An obsessive porn store clerk finds herself plunged into an old fashioned whodunnit. A group of four teenage friends wait for the world to end. A desperate journalist tries to explain why he is guilty of an elaborate hoax... and how his lies might be coming true. Three short stories about identity, addiction, guilt, and redemption: Home Movie | 1999 | Fake
I enjoyed it very much, especially the first and third stories, which are mysteries of different sorts. The first, called 'Home Movie', is about a porn-store clerk investigating an apparent snuff-flick accidentally discovered by customers. The third, called 'Fake', is about a journalist who concocted a hoax about a murder victim. The middle story, '1999', in which 'nothing happens', suggests a sort of mystery by the end, but didn't draw me in the way the other two did. I especially enjoyed the way the stories operated, this 'drawing in' of the reader, deeper and deeper until you think you've reached the heart of the matter, but find you're only halfway there. They keep going, and that's the mark of a fine storyteller, in my view, because by a certain point of most stories, you think you know how it's going to end, what's going on, who's who and all that, but when 'you think you know, but you don't know' (to quote the inimitable Jim Mora), that's when you find yourself under the spell.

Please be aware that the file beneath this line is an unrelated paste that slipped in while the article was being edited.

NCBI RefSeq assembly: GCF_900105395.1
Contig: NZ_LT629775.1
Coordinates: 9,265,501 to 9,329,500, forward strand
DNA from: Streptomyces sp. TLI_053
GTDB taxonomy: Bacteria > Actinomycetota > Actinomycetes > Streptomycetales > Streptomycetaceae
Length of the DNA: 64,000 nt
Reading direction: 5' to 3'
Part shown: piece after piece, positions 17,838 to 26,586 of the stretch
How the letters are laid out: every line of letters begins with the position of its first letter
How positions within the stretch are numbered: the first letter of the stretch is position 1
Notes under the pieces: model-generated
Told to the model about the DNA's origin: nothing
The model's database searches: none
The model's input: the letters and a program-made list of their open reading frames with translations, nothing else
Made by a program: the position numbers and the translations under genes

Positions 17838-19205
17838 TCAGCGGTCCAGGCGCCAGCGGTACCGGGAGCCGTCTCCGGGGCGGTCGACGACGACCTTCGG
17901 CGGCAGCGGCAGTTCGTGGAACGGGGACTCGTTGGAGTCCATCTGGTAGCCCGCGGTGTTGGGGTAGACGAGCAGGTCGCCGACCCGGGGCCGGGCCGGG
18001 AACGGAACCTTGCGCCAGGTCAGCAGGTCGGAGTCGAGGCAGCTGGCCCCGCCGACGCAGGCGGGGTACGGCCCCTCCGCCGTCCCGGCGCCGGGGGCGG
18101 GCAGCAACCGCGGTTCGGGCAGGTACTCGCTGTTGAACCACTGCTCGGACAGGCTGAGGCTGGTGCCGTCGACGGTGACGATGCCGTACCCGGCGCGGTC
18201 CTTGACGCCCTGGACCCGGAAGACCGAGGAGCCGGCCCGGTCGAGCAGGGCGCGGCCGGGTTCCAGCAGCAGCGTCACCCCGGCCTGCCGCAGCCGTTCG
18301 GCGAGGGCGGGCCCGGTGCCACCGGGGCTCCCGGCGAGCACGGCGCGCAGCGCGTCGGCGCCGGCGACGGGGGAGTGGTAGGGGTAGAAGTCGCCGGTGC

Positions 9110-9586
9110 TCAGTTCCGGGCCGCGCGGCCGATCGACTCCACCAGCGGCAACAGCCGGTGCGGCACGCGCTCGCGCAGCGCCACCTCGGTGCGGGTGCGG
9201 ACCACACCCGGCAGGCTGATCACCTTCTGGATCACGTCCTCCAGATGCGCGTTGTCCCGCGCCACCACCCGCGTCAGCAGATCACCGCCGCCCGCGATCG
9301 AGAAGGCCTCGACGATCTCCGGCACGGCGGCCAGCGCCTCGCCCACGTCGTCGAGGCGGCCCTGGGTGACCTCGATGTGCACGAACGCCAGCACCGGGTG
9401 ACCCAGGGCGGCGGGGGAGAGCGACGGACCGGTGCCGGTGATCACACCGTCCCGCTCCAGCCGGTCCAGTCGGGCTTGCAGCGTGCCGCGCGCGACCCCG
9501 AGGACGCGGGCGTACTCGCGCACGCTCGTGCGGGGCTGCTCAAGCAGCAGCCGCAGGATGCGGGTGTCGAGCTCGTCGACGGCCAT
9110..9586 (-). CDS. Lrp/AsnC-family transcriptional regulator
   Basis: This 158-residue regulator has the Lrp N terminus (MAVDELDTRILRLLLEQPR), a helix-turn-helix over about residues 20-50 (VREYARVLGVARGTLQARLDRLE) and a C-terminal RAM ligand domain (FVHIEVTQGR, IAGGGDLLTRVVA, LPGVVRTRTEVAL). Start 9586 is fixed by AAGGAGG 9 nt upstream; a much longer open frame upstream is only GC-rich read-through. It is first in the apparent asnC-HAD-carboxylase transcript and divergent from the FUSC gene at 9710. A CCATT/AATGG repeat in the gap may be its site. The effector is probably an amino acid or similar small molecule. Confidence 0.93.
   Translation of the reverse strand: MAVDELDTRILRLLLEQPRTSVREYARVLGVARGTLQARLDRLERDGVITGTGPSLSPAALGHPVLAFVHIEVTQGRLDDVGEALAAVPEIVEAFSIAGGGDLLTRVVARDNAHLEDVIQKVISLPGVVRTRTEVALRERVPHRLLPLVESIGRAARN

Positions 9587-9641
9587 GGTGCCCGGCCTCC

This book definitely is not for everyone. Out of curiosity, I downloaded this free book from the Nook site and I was surprised by how much I enjoyed it. It seems to be a self-published work posted to Nook through Smashwords. There are a few grammatical errors, but I never found them to be distracting. I appreciate how different these stories are from what I am accustomed to reading in popular literature and literary journals. There is a definite noir quality to these stories that I found to be interesting and engaging. I would recommend this book to anyone who is looking for a grittier, darker, and more irreverent type of story telling that can be difficult to find.